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We live in a world full of benchmarks and rankings. Consumers use them to compare the latest gadgets. Parents and policy makers rely on them to assess schools and other public institutions, and sports fans like them for help in sizing up their favorite teams. But what about when rankings are used at the office for appraising staff performance?
It’s often assumed that employees who are benchmarked against each other work harder, to either hang onto a high ranking or raise a low ranking. However, Iwan Barankay, a management professor at Wharton, calls that assumption into question in a new study titled, “Rankings and Social Tournaments: Evidence from a Field Experiment.”
“Many managers think that giving workers feedback about their performance relative to their peers inspires them to become more competitive — to work harder to catch up, or excel even more. But in fact, the opposite happens,” says Barankay, whose previous research and teaching has focused on personnel and labor economics. “Workers can become complacent and de-motivated. People who rank highly think, ‘I am already number one, so why try harder?’ And people who are far behind can become depressed about their work and give up.”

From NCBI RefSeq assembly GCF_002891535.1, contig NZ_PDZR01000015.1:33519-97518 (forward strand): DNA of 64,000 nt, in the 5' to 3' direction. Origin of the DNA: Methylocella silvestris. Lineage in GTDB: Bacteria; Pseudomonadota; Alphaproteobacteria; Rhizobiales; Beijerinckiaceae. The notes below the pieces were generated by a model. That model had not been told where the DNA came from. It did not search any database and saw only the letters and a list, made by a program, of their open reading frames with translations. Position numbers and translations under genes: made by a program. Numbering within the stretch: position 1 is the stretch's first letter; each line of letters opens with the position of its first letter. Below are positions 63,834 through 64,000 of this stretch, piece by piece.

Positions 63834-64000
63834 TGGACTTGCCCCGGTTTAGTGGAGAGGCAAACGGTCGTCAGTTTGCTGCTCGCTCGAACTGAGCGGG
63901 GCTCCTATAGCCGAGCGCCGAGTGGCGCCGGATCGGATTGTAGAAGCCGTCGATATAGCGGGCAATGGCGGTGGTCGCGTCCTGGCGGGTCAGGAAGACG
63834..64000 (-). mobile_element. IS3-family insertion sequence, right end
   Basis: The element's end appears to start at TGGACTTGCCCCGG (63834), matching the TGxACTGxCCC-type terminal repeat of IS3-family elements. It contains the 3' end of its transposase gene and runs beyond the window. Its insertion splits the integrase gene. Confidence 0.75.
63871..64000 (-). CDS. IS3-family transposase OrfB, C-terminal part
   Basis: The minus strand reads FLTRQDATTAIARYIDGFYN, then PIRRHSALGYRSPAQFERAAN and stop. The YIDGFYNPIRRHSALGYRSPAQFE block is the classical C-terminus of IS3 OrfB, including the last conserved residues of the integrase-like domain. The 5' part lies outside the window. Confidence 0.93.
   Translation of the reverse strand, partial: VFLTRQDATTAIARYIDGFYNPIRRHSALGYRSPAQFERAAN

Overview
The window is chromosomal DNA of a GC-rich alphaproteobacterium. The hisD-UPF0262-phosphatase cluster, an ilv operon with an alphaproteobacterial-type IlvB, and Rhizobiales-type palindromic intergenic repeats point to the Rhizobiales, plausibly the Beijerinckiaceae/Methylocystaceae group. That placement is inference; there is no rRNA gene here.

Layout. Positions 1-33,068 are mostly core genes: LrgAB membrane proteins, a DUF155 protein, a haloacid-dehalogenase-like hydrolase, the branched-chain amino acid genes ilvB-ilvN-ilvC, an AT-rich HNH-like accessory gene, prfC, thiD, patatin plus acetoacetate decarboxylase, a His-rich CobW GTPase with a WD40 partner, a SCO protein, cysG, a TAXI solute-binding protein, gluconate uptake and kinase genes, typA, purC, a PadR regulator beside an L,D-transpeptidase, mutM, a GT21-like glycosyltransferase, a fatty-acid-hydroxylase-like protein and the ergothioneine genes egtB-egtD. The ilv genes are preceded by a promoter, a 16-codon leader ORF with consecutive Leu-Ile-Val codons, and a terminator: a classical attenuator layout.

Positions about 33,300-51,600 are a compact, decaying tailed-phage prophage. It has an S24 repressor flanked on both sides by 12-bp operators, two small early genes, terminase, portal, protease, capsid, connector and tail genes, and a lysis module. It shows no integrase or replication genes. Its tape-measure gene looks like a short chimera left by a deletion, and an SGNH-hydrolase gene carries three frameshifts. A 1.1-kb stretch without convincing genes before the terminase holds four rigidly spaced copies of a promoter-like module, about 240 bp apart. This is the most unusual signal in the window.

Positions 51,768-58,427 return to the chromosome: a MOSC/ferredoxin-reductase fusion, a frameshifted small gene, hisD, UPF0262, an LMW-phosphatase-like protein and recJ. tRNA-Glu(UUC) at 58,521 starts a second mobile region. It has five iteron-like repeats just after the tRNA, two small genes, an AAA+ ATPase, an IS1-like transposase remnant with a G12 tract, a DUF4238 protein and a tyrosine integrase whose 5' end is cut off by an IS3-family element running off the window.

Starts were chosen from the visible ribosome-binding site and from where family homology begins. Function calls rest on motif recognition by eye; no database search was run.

Barankay’s interest in rankings as a motivational tool intensified during the aftermath of the 2008 financial crisis, which “showed us that offering employees financial incentives based on their performance can have unintended consequences,” he notes, referring to the sky-high bonuses earned on Wall Street in the run-up to the downturn.
“The practical question I wanted to answer is: What should employers do to make their employees work harder when financial incentives [aren't effective] anymore? It is often thought that people care about their status compared to others — that people derive some happiness or dissatisfaction from knowing they’re better or worse than their reference group,” Barankay states. “Of course, rank should matter if money is at stake. But I looked at rank as its own reward. I wanted to find out whether workers truly want to know how they rank against their peers and … if they knew how they ranked, did it cause them to adjust their effort?”